Just as Jesus guided and instructed and comforted His Disciples during His earthly ministry, so the Holy Spirit stands by our side and brings help and comfort for the journey through life. It is God’s intent that the Holy Spirit should dwell in our hearts “for ever” (verse 16). Christians do not need to pray for the Holy Spirit to come to a meeting, or to be with us for certain duties. It is more accurate to thank God that He is dwelling within us, and will stay there—unless we choose to blaspheme Him and keep on sinning against Him (Mark 3:29-30).
Verses 21-24 are another reminder that the Lord Jesus expects His followers to keep on obeying His word. It is useless to talk about serving and loving Jesus if there is no desire to obey Him.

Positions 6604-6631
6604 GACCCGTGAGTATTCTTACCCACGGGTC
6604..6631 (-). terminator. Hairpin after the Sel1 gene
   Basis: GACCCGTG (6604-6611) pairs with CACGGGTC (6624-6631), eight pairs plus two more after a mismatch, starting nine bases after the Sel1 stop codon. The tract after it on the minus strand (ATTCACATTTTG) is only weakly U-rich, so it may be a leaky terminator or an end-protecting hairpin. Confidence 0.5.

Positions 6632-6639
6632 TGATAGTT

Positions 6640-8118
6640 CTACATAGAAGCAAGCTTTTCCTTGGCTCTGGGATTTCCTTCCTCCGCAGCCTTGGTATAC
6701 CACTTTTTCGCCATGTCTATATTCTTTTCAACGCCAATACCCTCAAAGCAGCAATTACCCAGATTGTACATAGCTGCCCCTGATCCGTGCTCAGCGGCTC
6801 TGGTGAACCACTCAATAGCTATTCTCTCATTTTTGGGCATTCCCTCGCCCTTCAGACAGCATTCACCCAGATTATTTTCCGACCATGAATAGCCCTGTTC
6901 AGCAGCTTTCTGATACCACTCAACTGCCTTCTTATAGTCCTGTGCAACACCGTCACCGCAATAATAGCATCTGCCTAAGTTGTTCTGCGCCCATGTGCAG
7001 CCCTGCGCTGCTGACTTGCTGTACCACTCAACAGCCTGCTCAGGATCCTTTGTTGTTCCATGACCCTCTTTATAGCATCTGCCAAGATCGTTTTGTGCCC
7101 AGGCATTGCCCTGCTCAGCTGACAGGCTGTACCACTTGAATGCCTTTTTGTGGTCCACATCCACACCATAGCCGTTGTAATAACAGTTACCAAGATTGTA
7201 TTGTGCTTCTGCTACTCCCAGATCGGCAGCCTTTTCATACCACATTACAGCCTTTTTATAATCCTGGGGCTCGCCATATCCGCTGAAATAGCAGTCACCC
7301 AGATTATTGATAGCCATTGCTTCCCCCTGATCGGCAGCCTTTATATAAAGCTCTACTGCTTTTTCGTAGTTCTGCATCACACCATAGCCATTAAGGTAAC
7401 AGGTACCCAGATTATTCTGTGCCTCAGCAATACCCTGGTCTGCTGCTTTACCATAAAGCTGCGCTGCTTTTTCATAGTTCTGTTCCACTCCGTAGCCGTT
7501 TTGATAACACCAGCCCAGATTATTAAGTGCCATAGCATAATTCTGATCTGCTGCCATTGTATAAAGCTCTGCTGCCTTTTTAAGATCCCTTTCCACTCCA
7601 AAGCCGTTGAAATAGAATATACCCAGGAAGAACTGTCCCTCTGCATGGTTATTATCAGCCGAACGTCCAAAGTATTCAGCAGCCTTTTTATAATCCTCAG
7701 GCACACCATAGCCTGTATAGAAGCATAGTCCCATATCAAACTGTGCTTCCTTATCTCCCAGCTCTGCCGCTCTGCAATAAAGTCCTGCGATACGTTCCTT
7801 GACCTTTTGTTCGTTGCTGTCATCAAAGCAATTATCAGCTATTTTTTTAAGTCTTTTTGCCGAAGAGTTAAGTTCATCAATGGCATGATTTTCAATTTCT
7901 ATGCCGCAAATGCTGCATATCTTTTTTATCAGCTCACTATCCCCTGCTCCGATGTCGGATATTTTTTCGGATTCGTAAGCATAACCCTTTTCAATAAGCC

4. The Promise of Peace (14:25-27)
Mankind today seems to be lingering in a nervous wait for death. The world is full of cynical people whose hearts are failing them for fear of what lies ahead in the future. One philosopher says that mankind must “tremble bravely” and keep hoping for better things.
Jesus says that the Holy Spirit will teach His followers “all things” and He will “bring to [their] remembrance” those things that He had taught. Then He promised that He would let His peace with us—a peace altogether unlike the peace that the god of this world pretends to give (verses 25-27).
Jesus had taught His Disciples many truths (verse 25). In verse 26, Jesus promised that the Holy Spirit would continue to teach them, and would bring to their remembrance what He had taught them. In verse 27, Jesus promised a peace that would calm their hearts. He said, “Let not your heart be troubled, neither let it be afraid.”
The word peace refers to the absence of a troubled and anxious feeling. Some might ask, “How can we receive the peace that God gives? How can we find the peace that will enable us to soar above the empty feelings we experience, and the stressful settings in which we live?”